Sky’s the lim­it­ing fac­tor for Froome in Tour pop­u­lar­ity stakes

The Guardian Weekly - - Sport - In­side sport Wil­liam Fother­ing­ham

In 1963, the Tour de France or­gan­is­ers de­vised a route to dis­com­fit Jacques An­quetil, who had just won the race for the third time. The time trial kilo­me­trage was slashed and the moun­tain stages in­creased. It did not work: An­quetil took his fourth Tour in em­phatic style. A sim­i­lar process can be traced lead­ing to Chris Froome’s fourth Tour win – sealed last Satur­day in Mar­seille and con­firmed the fol­low­ing day on the Champs Élysées in Paris.

This Tour route looked tai­lored for Ro­main Bardet, he of the nerve­less de­scend­ing skills, more down­hill skier than cy­clist, but the out­come was the same as in 1963: the man who, on pa­per, was least favoured by the route, ended up the win­ner, tak­ing his fourth Tour.

It is when you turn to Team Sky, how­ever, that Froome’s tri­umph be­comes com­pli­cated. Four wins is a mas­sive achieve­ment, the mo­ment when a rider sud­denly at­tains great­ness. There should be huge ex­cite­ment around a feat that places a rider in the same bracket as Bernard Hin­ault, Eddy Mer­ckx, Miguel In­durain and Jacques An­quetil, but that was hard to de­tect.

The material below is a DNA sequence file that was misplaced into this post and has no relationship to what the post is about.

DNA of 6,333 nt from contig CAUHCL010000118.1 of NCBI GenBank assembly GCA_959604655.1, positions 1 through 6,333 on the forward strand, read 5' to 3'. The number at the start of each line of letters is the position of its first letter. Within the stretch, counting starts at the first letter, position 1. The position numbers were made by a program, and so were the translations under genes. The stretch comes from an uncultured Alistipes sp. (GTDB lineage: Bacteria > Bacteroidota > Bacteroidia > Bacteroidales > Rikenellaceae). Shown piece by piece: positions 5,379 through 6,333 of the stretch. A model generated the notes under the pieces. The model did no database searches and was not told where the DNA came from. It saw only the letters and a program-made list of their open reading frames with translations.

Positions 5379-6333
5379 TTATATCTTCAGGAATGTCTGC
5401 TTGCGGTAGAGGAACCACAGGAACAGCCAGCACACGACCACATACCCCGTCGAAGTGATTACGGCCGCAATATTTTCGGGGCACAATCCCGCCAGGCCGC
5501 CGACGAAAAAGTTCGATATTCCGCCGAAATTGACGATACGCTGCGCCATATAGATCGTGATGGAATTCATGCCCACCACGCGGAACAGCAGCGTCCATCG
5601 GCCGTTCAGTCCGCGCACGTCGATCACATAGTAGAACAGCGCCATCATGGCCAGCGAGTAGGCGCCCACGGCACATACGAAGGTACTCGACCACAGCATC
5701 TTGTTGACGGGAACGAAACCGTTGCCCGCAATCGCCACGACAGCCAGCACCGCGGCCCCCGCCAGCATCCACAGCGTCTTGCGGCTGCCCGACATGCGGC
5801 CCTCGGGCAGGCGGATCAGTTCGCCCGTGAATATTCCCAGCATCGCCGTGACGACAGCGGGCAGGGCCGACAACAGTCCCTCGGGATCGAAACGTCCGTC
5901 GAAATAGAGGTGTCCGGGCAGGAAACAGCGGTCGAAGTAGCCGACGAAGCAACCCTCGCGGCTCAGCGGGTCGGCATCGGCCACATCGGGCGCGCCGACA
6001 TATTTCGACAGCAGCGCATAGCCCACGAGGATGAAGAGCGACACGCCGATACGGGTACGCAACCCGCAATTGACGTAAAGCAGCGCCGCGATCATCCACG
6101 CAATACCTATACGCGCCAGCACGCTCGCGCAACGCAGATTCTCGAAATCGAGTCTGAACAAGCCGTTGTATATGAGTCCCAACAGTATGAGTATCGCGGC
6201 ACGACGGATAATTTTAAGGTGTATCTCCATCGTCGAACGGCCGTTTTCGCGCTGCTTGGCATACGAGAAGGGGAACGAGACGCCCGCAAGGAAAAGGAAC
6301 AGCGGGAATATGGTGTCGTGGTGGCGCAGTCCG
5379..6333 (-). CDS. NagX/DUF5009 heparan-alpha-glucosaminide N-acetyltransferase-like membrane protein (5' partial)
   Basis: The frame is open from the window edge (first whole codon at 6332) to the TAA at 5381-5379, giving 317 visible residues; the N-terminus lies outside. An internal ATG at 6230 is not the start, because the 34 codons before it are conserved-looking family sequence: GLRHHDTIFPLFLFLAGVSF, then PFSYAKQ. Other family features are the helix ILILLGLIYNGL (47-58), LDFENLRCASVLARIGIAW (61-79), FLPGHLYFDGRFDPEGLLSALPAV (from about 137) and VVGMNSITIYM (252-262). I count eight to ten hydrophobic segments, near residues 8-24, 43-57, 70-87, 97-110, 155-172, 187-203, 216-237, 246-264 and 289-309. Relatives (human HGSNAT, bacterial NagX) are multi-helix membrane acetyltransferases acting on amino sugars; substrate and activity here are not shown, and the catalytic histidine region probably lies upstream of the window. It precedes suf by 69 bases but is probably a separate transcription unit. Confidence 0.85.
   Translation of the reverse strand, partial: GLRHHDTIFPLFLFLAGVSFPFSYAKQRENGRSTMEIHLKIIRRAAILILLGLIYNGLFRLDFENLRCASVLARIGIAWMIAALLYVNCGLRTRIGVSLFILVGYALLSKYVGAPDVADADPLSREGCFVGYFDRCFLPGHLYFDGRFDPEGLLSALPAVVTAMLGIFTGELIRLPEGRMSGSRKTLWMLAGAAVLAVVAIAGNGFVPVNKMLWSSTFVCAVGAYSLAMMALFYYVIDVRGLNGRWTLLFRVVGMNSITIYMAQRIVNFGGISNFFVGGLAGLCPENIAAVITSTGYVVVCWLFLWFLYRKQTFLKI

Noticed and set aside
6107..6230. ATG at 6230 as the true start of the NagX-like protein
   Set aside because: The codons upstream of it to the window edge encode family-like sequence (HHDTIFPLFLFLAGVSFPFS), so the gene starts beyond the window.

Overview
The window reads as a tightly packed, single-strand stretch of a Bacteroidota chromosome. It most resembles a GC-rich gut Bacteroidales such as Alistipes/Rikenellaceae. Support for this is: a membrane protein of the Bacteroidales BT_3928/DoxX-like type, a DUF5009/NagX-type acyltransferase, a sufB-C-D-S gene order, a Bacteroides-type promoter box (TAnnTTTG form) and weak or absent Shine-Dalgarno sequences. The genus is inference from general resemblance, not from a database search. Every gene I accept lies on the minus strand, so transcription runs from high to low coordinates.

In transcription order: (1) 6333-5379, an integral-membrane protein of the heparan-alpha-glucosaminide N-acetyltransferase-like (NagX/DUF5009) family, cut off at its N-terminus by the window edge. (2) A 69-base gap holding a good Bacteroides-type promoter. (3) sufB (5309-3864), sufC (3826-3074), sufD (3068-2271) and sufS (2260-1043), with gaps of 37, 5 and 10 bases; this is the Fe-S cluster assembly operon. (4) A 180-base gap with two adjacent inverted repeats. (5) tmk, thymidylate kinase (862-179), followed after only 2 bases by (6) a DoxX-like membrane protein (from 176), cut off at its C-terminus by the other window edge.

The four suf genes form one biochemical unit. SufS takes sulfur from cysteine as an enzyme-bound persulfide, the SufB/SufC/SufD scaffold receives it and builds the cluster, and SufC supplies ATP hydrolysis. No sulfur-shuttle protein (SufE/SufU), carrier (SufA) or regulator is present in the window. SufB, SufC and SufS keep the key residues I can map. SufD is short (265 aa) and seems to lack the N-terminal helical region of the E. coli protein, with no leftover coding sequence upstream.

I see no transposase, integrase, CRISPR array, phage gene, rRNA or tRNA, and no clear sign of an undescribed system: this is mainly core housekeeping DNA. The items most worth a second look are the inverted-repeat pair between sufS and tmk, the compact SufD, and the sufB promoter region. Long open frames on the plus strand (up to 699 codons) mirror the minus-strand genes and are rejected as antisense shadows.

Last Satur­day, the Tour was rel­e­gated to page 12 of l’Equipe. There was lit­tle Froome love in ev­i­dence. A few boos en route to Le Puy-en-Ve­lay and some whistling apart, there has been no an­tipa­thy ei­ther, un­like other years, but it seems that Froome is only slowly win­ning over the French.

“He’s the vic­tim of Sky’s im­age to some ex­tent,” says Jean Mon­tois, who has cov­ered 35 Tours for Agence France-Presse. “The pub­lic doesn’t like a team that crushes ev­ery­one else. If he had lost one of his Tours by 15sec, he’d be very pop­u­lar.”

The ques­tions re­gard­ing Team Sky re­main. They do not touch Froome di­rectly, but are bound to de­tract from his mo­ment of tri­umph. Hav­ing an­nounced dur­ing the Tour that he will ride a fur­ther two years at Sky, he and the squad are bound to­gether.

Like it or not, want it or not, how­ever much one might ad­mire Froome’s man­age­ment of the race, rel­ish­ing this suc­cess is some­how hard to do.

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